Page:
God Of War Ragnarok Players Have Discovered How To Make The Game Better

God Of War Ragnarok players have figured out that NPCs will tell you the answers to puzzles if you wait.

By Jason Collins | Published

There has been a lot of hype regarding the recently released God of War Ragnarok’s accessibility options which make the game more accessible to players with disabilities, including the previously mentioned mid-boss fight checkpoint. However, there’s another option that blurs the lines between accessibility and quality of life — and we’re talking about Atreus and Mimir’s impatience during puzzle-solving segments. According to GamesRadar+, gamers could easily make a point that the default settings in God of War Ragnarok don’t give them enough time to solve in-game puzzles before Atreus or Mimir outright tell them what to do.

However, some gamers found Atreus and Mimir’s help extremely annoying (while others found it quite useful), demeaning, and outright irritating — especially if you struggle with puzzles and have to listen to their attitude throughout the entire God of War Ragnarok campaign.

Luckily, Santa Monica implemented over 70 accessibility options in God of War Ragnarok, and one of them extends the time it takes for the irritating duo to step in and offer guidance. These are accessible through the game’s Settings menu, which allows gamers to change the Puzzle Timing setting to either Extended or Extended Plus. However, these settings do more than just extend the time it takes for the backseat adventurers, or backside in Mimir’s case, to speak and ruin the puzzle-solving experience.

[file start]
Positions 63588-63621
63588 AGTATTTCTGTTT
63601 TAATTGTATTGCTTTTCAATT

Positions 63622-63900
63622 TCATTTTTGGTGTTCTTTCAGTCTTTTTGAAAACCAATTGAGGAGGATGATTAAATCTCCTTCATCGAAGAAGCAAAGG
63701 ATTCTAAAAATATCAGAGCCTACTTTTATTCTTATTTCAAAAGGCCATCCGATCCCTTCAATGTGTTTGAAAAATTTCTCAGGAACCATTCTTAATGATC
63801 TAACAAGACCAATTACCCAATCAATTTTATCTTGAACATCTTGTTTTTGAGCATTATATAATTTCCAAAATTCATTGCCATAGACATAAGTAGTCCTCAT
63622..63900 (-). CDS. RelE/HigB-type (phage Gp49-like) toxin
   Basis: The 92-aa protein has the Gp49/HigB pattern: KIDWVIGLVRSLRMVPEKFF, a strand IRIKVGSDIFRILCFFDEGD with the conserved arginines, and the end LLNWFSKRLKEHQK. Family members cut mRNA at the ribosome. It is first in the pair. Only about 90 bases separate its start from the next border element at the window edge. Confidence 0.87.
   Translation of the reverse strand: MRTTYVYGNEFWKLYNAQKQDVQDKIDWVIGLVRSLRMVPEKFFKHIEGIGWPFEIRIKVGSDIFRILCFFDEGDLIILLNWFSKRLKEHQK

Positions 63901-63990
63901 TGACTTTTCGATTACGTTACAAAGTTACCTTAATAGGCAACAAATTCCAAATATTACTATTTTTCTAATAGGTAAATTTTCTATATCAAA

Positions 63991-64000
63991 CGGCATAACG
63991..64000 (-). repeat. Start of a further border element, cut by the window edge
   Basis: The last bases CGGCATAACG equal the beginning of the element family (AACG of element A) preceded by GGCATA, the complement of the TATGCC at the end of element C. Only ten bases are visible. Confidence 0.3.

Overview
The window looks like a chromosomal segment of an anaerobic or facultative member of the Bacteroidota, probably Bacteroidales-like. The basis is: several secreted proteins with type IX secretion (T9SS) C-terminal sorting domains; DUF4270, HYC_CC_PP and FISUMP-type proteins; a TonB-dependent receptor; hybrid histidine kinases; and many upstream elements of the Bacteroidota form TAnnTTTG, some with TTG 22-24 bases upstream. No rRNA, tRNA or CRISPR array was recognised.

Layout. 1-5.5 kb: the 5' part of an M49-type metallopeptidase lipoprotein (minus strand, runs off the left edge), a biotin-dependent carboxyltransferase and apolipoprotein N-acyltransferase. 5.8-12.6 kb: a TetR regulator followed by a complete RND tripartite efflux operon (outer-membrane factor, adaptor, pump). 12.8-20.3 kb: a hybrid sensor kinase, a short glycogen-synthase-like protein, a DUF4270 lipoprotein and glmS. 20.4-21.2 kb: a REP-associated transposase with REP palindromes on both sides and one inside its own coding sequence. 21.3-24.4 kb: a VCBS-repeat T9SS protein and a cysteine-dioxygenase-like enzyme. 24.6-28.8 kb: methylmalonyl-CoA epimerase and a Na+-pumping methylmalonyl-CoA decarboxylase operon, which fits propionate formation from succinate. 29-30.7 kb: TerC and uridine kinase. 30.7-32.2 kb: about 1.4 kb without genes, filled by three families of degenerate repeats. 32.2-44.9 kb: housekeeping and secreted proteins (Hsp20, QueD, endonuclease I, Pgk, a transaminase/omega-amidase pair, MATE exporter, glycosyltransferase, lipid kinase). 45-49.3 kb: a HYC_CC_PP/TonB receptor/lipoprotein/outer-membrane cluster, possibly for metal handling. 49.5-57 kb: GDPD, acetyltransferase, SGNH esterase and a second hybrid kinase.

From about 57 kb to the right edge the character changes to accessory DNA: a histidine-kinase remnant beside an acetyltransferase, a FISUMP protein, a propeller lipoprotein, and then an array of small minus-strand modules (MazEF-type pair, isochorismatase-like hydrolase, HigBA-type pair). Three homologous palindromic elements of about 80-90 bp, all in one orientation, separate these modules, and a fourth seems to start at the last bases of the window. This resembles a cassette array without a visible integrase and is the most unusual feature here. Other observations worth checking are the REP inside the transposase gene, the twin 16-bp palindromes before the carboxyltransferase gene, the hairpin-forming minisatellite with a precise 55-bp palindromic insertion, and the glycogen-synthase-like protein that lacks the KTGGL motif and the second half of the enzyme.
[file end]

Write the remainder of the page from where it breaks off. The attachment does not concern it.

The God of War Ragnarok’s in-game menu explains that the options give players more time to complete puzzles in the environment and/or slow down puzzle mechanics or extend the allotted time windows for solving puzzles. This is a great option for those who struggle with moving their fingers in a quick and finely coordinated way (which is common to multiple sclerosis, for example), as it grants them more time to actually complete the puzzle and progress with the narrative. It’s also great for lazy gamers who don’t really like breaking their thumbs on a controller.

Of course, the two categories of gamers aren’t actually comparable since one category actually has to rely on these options to experience gaming, while the other does it for comfort. Regardless of their respective reasons, the truth is that we need more accessibility options in all games, and it’s great to see Santa Monica and God of War Ragnarok leading by example. As previously stated, the game is extensively accessible, as it has legible and customizable text, controller remapping, and various traversal and interaction assist modes, including combat assist.

In fact, the God of War Ragnarok inquires whether you want to calibrate the screen only or go through the guided setup, which is primarily aimed at gamers with disabilities during the very first boot, which is fantastic. The latter option comes with four presets vision, hearing, motion, and motor, and each preset comes in two levels: Some or Full. Once chosen, these can be fine-tuned further from the game’s menu, allowing gamers to customize the gaming experience to better suit their abilities.

God of War Ragnarok was released on November 9 for PlayStation 4 and PlayStation 5, becoming the first God of War title to natively release on two console generations. There’s no information about the PC release as of now, but it’s fairly safe to assume that the final game in the Norse saga will follow the footsteps of its predecessor and land on PC sometime in the future.